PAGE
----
The Asian Development Bank (ADB) has approved a $10 million grant from the Japan Fund for Poverty Reduction to rebuild cyclone-damaged community infrastructure and restore livelihoods in villages in Chin state—the poorest and most remote part of Myanmar, which was highlighted in ADB’s website on 20 April 2016.
The project will upgrade rural roads in seven target townships in the north of Chin State, using a “build-back-better” approach to withstand future disasters and cope with climate change. Power systems will be repaired in 25 villages; water supply infrastructure upgraded in 44 villages, and inundated farmland reclaimed.
In regards of starting the project work, Mr. Jon Larkin, External Relations Specialist of ADV said, “It is planning; survey and detailed design work will be initiated starting May/June 2016 to enable construction (civil works) activities to commence after the monsoon period in Oct/Nov 2016,” to Khonumthung News.
When Khonumthung ask about who will be the local partners of ADB in Chin state in order to accomplish the project works, Mr. Jon Larkin said, “We will work with the Chin State government, including and through the Rehabilitation and Reconstruction Committee, and with the Department of Rural Development, Ministry of Agriculture Livestock and Irrigation at the national and township levels. We will also work with local NGOs on project implementation to strengthen disaster risk preparedness and on strengthening disaster risk management systems at district, township, village-tract and village level. We will select amongst NGOs with experience working in Chin State.”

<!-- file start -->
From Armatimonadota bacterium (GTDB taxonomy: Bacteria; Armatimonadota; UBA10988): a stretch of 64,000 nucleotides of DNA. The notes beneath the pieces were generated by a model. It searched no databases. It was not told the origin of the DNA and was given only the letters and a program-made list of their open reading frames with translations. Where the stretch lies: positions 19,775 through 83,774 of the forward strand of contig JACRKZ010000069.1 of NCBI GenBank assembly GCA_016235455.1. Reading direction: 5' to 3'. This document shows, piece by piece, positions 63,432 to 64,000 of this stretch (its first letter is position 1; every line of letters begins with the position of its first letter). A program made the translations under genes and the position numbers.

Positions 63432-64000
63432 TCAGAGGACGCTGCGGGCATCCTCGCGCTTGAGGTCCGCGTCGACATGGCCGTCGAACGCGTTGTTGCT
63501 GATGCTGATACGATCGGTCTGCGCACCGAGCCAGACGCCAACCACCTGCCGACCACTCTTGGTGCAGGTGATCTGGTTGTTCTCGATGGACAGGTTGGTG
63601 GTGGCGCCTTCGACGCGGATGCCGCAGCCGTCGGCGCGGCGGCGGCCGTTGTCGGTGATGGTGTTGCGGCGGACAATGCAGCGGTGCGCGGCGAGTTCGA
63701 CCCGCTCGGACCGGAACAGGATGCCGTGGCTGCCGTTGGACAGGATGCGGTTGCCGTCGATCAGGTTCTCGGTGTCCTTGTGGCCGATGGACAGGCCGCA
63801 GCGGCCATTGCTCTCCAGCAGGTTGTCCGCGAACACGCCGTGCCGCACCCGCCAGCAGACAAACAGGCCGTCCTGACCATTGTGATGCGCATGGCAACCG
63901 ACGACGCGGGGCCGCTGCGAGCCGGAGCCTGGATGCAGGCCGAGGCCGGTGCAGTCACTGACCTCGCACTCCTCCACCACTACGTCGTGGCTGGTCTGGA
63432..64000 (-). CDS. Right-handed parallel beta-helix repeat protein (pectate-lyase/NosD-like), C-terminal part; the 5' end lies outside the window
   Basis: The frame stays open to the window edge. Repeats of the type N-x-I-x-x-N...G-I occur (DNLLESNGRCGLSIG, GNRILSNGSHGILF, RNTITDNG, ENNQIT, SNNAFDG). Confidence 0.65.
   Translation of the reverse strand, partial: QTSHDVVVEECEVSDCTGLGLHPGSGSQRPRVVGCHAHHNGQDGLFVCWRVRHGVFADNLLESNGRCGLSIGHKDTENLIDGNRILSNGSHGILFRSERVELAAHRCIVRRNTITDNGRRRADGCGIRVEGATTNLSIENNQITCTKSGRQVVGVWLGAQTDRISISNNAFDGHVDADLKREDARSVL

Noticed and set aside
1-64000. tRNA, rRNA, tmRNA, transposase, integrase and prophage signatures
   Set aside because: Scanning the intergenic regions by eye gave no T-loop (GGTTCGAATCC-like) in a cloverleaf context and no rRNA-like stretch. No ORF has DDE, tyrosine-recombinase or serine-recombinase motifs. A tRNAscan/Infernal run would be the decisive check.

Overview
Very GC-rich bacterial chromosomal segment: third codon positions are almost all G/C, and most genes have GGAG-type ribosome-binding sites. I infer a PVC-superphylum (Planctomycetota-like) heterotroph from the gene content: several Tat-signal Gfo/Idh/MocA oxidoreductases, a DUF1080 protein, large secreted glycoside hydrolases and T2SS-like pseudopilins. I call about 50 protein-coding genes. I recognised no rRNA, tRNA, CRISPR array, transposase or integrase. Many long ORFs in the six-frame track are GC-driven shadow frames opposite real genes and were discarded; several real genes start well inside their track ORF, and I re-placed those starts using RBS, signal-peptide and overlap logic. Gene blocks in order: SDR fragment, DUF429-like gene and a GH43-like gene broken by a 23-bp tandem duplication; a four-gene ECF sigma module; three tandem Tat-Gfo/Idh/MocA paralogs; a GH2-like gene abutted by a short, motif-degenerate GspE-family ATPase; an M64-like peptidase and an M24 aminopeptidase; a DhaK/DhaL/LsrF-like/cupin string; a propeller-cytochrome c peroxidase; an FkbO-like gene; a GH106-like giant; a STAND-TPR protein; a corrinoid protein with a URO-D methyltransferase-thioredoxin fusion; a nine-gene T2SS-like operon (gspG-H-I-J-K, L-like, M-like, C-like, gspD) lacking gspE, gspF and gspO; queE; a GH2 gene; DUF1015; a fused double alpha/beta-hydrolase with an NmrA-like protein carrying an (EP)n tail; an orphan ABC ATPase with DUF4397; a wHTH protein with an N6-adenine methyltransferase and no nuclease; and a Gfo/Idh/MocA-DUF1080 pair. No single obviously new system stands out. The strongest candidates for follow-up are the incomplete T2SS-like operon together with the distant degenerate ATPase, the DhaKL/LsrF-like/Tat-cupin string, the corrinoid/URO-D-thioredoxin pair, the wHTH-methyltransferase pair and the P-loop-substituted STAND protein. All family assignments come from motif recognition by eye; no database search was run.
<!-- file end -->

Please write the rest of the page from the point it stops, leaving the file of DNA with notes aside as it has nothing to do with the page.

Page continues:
The project will focus on seven townships in the northern part of Chi State, namely, Falam, Hakha Thantlang, Matupi, Mindat, Tidim and Tonzang, he added.
“The devastating floods and landslides in June and July 2015 left a trail of destruction across Chin state where many communities remain isolated because of widespread road damage and long-term power and water supply interruptions,” said Winfried Wicklein, director of ADB’s country office in Myanmar.
‘Local labor will be used, where feasible, to carry out the repair and restoration work, boosting local incomes and providing a cash infusion to participating villages. The project will run for about 3 years, with an estimated completion date of April 2019’, he added.
ADB, is working closely with the Government of Myanmar and other development partners to help the country recover from the disaster, is dedicated to reducing poverty in Asia and the Pacific through inclusive economic growth, environmentally sustainable growth, and regional integration.